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Silicon Motion Has Open-Source Driver, But Fails

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  • Silicon Motion Has Open-Source Driver, But Fails

    Phoronix: Silicon Motion Has Open-Source Driver, But Fails

    For those that don't closely follow the various development lists, at the end of February a Silicon Motion developer came to the DRI list announcing he had "a kernel driver for all our graphics chips" that he was looking to mainline. It sounds nice, but in the end it's a let-down and the most you'll probably get out of it is a few laughs...

    http://www.phoronix.com/vr.php?view=MTA2OTk

  • #2
    Unrewarding

    I understand this article regarding the licenses, but I find this type of article unrewarding to corporations who wish to get started contributing to the linux kernel, and in return to the linux community. Every developer has his expertise and workflow, and for one, I personally use git repo for anything i collaborate on, but to use the lack of training in a repo in a negative sense or the inexperience in kernel contribution is just plain nit picking on a n00b in the field. Instead of sharing such information in negative light we should point out ways in which they can contribute and sources on how to contribute, provide them with proper definitions used within the community etc etc. If we shed such things in negative light then the following can be expected in future:

    * Proprietary Companies will not open source if their coding may or may not meet the standards of the community
    * Proprietary companies will only contribute to the kernel if they hire someone experienced in kernel contributions, and why should they hire someone for such a specific task if they are just putting their feet in the water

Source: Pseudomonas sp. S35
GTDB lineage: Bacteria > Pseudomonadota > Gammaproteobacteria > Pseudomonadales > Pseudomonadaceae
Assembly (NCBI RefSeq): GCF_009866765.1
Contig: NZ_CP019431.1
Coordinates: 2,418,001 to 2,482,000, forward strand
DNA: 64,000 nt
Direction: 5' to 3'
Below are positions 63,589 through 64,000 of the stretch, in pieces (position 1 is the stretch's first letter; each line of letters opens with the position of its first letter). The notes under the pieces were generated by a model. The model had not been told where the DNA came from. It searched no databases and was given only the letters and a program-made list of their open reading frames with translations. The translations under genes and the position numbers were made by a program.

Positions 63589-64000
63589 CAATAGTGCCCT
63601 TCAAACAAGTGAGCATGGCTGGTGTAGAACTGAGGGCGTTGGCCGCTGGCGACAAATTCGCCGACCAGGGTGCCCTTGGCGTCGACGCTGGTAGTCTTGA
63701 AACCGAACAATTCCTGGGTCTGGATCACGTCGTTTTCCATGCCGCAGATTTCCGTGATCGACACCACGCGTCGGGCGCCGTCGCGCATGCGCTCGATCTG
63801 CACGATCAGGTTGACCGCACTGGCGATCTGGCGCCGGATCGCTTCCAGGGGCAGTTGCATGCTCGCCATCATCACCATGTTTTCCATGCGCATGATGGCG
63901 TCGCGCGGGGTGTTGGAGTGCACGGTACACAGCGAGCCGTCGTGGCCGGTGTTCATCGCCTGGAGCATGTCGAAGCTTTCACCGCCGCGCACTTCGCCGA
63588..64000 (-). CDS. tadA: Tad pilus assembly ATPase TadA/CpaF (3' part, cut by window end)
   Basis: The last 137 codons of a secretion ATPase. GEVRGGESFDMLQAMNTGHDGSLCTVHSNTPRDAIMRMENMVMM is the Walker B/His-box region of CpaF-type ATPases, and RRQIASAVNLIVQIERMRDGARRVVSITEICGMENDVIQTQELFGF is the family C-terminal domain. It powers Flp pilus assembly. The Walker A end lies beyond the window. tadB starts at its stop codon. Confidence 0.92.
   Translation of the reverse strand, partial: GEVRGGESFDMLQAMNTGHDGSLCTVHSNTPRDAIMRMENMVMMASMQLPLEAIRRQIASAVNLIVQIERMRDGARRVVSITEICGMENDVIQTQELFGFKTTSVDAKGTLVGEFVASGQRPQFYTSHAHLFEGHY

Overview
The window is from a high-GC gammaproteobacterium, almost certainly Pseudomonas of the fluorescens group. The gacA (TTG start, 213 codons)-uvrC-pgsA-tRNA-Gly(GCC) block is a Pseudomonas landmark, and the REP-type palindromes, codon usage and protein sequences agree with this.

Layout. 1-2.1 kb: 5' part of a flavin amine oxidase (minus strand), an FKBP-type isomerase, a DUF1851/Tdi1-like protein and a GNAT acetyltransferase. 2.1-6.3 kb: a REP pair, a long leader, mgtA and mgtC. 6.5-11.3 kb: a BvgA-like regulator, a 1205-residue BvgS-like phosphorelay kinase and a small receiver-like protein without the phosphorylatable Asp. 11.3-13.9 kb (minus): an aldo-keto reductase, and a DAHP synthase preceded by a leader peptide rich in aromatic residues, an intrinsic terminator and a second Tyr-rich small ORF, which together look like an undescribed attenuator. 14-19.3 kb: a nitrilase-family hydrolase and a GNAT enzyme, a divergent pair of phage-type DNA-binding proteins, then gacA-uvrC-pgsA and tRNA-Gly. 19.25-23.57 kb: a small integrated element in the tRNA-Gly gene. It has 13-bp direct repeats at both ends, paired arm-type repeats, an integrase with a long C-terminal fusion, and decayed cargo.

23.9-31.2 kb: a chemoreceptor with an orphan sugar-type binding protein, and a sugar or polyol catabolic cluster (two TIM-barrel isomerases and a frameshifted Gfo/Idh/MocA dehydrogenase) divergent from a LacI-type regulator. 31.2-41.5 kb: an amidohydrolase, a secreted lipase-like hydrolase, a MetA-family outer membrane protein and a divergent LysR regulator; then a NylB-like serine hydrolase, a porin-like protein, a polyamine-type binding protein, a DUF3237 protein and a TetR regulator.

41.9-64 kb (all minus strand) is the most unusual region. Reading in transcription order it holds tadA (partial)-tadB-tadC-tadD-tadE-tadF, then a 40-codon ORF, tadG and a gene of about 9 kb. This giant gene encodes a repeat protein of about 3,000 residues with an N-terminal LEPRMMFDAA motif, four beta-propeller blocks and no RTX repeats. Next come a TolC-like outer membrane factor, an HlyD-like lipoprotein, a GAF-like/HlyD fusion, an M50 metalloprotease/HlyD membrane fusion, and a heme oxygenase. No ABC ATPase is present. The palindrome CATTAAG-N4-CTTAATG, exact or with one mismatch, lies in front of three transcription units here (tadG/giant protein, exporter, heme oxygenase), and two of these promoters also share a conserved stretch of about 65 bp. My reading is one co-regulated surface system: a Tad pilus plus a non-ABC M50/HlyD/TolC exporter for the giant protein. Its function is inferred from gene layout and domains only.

I'm not saying we should give them soft cushions and baby walk them through the processes, but giving bad publicity for a good intentioned effort is not the way to go. Just a few pointers will do.

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    • #3
      What, after trying to work with the kernel developers for the first time, you don't expect to get roundly mocked by unrelated people for being unexperienced?

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      • #4
        This article just sounds mean-spirited. Bad form, Phoronix.

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        • #5
          I do think the article was a little rough and the community was being more harsh than it should have been, but developers need to realize that just because linux is a relatively small community, it doesn't mean you can slack in quality and expect anything is "good enough". It also doesn't mean that you can get everything to change priorities just because you want them to.

          This is exactly what this developer was doing - he was kinda being an ass (albeit, accidentally) about what he wanted and seemed insultingly uneducated.

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          • #6
            Personally, I think that the devs where mostly quite helpful and very understanding. Reading that list-thread I didn't feel that they 'failed' or anything negative.

            I got the feeling that they where trying, but didn't know quite where to start and what to do. It seemed they where just quite uninformed on what linux is and how the community behind it works.

            Handholding, up to a point, why not. These are just people doing a job and maybe feeling overwhelmed. Maybe don't have the technical knowledge we'd expect. Also not speaking their native language.

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            • #7
              Originally posted by oliver View Post
              Personally, I think that the devs where mostly quite helpful and very understanding. Reading that list-thread I didn't feel that they 'failed' or anything negative.

              I got the feeling that they where trying, but didn't know quite where to start and what to do. It seemed they where just quite uninformed on what linux is and how the community behind it works.

              Handholding, up to a point, why not. These are just people doing a job and maybe feeling overwhelmed. Maybe don't have the technical knowledge we'd expect. Also not speaking their native language.